Last week at TechCrunch Disrupt, Google VP of Location and Local Services Marissa Mayer took the stage for an interview with our own Michael Arrington, where they discussed everything from Google’s mobile growth to Mayer’s investment strategy. A few minutes after the interview, I had the chance to ask her a few more questions about Google’s approach to mobile and local. It’s only been a few weeks since I interviewed Mayer about Google’s two pillar approach to local, but I still had plenty of questions.
The first thing I asked: what happens if and when Apple decides to swap out the Google Maps application that ships with every iPhone, iPod Touch, and iPad in favor of something that it built in-house (Apple has confirmed that it’s working on an improved traffic database, and has also quietly acquired some mapping-related startups).
Unsurprisingly, Mayer mostly skirted the question — instead she pointed out how huge Google Maps’s audience is, with some 200 million active users on its Mobile products alone. She also mentioned some of the innovations that Google has made recently with Maps, including the new vector-based tiles that require 1/100th the data (the iOS version of Maps doesn’t take advantage of this feature).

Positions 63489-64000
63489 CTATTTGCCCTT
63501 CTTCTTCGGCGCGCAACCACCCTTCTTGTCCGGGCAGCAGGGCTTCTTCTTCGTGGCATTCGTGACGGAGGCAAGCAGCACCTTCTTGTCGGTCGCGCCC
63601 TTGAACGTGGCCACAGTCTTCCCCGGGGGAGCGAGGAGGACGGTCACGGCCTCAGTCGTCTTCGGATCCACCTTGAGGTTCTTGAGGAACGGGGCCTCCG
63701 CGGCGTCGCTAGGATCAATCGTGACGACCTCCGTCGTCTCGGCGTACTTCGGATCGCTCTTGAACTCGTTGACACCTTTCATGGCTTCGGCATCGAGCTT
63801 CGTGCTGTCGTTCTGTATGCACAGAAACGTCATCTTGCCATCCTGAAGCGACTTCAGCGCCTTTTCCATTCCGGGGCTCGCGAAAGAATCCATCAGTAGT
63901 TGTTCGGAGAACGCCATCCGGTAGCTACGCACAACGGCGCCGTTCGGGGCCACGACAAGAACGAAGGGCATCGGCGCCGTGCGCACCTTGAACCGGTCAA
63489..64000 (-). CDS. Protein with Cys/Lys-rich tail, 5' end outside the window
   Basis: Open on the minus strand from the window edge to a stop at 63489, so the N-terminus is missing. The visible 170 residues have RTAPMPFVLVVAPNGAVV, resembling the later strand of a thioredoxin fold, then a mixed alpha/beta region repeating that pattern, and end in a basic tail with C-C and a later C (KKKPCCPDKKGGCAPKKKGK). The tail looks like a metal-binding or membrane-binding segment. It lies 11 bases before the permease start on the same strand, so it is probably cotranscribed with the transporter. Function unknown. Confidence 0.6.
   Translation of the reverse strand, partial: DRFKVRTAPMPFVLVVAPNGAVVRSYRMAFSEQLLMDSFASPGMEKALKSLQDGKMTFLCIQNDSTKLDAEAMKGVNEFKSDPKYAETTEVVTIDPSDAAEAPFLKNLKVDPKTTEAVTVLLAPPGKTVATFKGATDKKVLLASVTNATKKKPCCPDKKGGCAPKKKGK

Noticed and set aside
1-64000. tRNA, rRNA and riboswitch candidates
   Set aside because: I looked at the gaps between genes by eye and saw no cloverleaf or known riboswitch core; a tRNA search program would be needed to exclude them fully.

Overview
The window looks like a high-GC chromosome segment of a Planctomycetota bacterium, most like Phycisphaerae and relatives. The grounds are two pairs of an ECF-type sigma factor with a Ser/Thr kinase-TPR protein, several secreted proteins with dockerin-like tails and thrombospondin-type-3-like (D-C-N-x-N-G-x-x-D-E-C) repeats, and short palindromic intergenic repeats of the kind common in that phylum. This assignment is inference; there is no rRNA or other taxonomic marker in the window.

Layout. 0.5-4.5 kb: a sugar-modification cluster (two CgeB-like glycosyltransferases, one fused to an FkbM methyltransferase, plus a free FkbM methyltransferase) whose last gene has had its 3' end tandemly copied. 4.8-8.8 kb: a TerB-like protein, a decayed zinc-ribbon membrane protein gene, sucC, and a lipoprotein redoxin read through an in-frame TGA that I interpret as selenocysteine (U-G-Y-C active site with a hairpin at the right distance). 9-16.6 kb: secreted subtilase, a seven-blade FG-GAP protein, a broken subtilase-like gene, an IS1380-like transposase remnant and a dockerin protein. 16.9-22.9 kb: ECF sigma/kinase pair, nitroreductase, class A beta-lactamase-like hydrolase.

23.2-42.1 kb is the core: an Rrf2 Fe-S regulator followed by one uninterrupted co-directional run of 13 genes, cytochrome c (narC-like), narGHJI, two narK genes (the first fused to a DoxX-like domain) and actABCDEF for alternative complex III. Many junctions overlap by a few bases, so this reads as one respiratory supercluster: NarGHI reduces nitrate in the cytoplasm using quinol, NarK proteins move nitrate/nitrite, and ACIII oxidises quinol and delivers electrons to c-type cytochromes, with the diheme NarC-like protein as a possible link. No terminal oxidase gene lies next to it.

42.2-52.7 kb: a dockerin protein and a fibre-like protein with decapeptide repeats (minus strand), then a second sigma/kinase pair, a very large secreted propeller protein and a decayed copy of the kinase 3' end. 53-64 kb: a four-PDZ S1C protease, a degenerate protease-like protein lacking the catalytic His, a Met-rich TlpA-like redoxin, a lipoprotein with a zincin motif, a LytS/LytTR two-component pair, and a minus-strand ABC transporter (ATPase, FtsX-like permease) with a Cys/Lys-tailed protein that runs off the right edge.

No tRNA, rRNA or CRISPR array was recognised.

Next, I asked if there were any technologies coming up that would help phones more accurately determine your location. Because while the Wifi/GPS combo works pretty well in most places, reliability takes a nose-dive whenever you’re in a dense city like NYC.
Mayer says that the Wifi hotspot database that Google has been building out will help with this, because it will improve over time. This is one reason why Google is going to be pushing users to explicitly check-in using Latitude — in addition to providing a new channel to engage with consumers, these check-ins also help Google improve its database. The system may not know your exact GPS coordinates, but if if someone with the similar signals previously checked in at In-N-Out Burger, there’s a good chance that’s where you are. Mayer likens the system to the powerful spell checker that often pops up in Google search.
Finally, I asked about serendipitous suggestions on mobile phones, which Mayer has previously said she’s excited about. Mayer says that she thinks we’ll see these “inside of a two year horizon”. The UI for what these suggestions will look like is still TBD, but it sounds like initially they’re be pronounced rather than subtle.